Eugene D. Genovese and Douglas Ambrose

in The Oxford Handbook of Slavery in the Americas

Published in print July 2010 | ISBN: 9780199227990
Published online September 2012 | | DOI:

Series: Oxford Handbooks in History


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This article focuses on southern slaveholders. Slave ownership in the South varied considerably, from region to region, from farm to plantation, and from settled society to frontier. Unlike their counterparts in the British and French Caribbean, antebellum southern masters tended to be residents not absentees. Unlike their counterparts in nineteenth-century Cuba and Brazil, they presided over an American-born slave population since the mid-eighteenth century. Unlike slaveholding sugar planters throughout the Americas, few owned more than 100 slaves. Conflicts arose among masters, who, because of slavery's influence, zealously guarded their liberty and grew especially touchy on questions of honour. Slave societies, like all social formations, evolved through time, and masters, as parts of those societies, changed along with them. In the case of southern slaveholders, the most important change over time was that from patriarchalism to paternalism.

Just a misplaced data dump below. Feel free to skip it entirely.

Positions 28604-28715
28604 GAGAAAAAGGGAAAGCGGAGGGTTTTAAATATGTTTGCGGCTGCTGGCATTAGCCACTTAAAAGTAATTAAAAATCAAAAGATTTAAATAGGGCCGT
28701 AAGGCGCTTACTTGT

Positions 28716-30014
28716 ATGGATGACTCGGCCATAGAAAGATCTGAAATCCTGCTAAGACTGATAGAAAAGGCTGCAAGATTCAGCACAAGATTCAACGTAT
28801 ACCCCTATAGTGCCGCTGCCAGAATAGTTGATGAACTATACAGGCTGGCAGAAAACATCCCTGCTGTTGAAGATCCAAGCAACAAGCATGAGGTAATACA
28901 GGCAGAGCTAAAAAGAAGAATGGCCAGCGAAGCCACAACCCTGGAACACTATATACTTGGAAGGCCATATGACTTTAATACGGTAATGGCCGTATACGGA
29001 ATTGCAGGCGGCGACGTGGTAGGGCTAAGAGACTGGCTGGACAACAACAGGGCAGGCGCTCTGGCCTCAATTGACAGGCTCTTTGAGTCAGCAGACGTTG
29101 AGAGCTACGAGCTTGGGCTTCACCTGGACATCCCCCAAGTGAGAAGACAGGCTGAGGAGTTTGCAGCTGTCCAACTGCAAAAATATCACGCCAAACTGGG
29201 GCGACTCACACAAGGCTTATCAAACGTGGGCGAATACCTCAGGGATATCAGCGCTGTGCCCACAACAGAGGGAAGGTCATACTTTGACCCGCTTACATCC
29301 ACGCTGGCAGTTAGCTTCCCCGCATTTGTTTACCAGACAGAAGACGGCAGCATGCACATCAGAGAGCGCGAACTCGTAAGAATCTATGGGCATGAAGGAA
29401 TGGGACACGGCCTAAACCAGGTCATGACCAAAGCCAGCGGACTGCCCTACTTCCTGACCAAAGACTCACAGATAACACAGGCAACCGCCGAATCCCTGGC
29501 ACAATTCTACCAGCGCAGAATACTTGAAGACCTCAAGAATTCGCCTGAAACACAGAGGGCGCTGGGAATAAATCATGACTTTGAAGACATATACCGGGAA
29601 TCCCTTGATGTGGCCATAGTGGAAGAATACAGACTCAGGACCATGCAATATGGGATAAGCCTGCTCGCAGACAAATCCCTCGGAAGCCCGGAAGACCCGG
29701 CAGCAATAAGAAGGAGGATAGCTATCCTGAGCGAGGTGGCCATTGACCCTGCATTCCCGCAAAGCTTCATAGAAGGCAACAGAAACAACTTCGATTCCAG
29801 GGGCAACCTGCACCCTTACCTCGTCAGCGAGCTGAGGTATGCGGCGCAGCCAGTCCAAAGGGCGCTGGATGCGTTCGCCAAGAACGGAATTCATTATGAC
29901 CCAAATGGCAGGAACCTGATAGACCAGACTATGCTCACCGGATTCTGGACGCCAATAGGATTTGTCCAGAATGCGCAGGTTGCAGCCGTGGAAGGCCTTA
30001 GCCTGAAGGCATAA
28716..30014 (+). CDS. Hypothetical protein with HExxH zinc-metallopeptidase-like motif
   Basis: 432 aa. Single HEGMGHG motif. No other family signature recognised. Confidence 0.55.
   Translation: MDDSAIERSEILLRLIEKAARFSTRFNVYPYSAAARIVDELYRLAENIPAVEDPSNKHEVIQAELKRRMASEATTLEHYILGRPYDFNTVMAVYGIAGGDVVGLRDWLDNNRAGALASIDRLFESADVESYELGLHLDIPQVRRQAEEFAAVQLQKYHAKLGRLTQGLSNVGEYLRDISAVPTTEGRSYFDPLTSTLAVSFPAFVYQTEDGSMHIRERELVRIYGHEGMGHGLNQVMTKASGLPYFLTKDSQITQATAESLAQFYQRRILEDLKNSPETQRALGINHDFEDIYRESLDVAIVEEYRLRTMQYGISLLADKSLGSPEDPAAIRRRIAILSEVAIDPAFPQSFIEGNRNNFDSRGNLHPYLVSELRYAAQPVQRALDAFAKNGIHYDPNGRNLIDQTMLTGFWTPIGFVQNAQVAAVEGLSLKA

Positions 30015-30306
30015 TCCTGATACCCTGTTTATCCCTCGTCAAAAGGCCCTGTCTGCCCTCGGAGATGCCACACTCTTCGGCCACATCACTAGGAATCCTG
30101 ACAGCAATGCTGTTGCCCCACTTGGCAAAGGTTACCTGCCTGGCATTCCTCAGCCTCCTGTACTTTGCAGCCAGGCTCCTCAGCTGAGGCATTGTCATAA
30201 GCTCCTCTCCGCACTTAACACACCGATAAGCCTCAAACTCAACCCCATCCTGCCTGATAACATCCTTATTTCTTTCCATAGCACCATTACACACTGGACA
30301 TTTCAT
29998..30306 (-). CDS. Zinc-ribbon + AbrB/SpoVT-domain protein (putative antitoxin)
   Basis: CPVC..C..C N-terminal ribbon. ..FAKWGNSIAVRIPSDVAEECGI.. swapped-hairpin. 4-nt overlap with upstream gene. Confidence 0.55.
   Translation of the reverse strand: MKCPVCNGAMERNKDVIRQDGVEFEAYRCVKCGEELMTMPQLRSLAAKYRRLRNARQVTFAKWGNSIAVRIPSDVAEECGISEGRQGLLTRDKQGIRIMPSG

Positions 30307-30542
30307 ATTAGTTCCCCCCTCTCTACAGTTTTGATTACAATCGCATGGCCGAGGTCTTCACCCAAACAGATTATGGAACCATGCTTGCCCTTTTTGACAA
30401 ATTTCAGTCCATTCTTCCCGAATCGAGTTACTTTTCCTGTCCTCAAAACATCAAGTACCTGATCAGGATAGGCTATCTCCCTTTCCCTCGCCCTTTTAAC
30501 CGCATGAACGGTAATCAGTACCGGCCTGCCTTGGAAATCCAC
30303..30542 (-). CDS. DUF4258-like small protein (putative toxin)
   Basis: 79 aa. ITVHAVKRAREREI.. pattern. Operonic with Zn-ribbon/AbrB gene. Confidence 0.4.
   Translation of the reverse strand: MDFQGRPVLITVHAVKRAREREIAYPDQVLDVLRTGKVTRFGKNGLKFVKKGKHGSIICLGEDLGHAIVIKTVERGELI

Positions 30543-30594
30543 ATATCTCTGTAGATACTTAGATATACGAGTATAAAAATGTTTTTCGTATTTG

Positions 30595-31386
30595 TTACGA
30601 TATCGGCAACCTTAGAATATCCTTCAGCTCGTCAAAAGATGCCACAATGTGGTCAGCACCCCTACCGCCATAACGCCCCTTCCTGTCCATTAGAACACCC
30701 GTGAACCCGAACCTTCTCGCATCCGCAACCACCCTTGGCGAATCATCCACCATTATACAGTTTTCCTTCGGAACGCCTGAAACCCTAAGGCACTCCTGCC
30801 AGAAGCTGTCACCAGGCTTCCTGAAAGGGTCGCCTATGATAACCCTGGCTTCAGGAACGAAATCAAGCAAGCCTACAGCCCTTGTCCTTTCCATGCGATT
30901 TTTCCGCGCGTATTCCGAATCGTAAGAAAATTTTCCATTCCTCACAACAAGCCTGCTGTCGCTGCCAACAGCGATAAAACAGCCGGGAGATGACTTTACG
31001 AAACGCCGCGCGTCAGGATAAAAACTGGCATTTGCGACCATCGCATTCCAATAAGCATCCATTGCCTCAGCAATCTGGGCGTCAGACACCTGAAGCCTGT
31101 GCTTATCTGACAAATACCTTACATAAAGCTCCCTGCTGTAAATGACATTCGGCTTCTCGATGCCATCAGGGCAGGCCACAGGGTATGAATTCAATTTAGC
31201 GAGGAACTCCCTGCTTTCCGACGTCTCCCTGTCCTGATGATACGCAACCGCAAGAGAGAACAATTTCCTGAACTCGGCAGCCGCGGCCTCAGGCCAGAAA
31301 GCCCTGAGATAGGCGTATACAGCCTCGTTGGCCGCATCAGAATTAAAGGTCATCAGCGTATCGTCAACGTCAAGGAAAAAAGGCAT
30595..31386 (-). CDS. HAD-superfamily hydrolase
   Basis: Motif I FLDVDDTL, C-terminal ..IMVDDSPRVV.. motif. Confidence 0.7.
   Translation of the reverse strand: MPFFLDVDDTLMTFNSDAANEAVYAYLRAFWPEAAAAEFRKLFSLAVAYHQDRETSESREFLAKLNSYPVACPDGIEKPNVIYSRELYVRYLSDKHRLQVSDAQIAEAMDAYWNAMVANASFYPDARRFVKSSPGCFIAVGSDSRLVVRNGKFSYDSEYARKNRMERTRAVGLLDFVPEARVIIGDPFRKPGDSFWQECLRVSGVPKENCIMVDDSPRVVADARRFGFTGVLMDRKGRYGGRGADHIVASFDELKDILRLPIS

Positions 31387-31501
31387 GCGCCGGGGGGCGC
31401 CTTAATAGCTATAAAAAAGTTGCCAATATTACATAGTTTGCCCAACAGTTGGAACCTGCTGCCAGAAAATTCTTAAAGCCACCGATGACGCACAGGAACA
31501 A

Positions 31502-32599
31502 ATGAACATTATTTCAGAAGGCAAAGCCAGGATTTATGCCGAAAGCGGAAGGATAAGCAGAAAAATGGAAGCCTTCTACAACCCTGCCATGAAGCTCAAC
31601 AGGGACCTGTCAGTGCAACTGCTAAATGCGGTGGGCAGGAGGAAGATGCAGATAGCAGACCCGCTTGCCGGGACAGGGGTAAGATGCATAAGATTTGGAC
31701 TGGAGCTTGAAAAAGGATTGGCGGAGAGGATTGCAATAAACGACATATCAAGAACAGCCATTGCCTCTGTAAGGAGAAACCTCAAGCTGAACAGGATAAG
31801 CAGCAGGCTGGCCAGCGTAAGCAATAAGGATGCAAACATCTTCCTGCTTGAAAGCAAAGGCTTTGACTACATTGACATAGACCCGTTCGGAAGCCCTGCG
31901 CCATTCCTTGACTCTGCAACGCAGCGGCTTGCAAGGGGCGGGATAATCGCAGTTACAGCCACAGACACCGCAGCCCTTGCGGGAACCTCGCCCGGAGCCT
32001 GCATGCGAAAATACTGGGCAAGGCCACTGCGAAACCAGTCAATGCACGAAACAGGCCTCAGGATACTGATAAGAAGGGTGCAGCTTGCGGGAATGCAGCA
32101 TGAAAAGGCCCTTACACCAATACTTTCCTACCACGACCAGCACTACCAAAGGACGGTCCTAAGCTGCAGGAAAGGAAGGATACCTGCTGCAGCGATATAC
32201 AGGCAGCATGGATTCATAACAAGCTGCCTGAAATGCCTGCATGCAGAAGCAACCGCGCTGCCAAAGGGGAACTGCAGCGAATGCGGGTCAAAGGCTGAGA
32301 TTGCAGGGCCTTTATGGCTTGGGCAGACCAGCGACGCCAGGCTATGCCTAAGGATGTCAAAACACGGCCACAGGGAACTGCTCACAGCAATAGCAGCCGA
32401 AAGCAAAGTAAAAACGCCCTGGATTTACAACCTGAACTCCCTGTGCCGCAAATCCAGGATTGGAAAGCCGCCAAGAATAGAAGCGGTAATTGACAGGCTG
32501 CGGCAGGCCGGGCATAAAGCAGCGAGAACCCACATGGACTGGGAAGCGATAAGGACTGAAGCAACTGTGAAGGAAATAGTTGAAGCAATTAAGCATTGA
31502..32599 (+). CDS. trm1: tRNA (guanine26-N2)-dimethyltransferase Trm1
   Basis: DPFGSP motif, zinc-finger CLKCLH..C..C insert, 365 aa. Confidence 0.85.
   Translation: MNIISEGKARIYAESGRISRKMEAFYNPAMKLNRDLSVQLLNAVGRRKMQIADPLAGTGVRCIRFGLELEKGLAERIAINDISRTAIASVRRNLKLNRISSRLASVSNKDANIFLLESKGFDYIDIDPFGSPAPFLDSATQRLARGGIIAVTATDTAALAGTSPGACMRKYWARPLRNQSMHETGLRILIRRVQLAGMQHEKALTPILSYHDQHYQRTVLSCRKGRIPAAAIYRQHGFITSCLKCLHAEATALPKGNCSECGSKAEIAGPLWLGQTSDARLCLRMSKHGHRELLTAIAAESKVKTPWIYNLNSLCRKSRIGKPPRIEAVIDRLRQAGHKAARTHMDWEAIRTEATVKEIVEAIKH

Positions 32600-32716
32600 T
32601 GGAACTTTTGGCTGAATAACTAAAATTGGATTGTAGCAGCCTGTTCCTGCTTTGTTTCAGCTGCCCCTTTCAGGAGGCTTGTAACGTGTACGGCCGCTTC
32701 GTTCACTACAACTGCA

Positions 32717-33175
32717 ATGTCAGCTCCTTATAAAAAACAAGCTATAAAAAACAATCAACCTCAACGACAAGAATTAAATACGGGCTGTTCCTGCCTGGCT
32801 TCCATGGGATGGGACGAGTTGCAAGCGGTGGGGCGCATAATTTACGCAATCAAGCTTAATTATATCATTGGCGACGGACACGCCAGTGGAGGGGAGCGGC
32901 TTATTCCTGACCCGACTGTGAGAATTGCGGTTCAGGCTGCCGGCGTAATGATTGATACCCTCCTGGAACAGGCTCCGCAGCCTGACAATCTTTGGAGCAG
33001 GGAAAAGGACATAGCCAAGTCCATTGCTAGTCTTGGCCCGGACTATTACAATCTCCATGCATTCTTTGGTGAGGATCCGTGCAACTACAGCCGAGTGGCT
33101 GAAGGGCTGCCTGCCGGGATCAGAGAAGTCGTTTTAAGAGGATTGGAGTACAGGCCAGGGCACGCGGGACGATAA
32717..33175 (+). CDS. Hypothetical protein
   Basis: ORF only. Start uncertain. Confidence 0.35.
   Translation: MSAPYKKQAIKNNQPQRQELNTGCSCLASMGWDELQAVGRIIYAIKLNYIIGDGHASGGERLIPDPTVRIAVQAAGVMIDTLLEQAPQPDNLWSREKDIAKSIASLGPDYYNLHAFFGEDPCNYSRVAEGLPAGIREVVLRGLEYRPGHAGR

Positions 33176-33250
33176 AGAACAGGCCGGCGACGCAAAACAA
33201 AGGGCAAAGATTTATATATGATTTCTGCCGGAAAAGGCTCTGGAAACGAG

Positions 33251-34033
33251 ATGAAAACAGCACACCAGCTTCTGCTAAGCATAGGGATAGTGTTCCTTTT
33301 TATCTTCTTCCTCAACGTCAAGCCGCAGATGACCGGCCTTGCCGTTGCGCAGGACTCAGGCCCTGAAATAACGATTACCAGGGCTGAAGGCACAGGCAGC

Keywords: slaves; slavery; slaveholders; patriarchalism; paternalism

Article.  9835 words. 

Subjects: History ; Social and Cultural History ; Slavery and Abolition of Slavery

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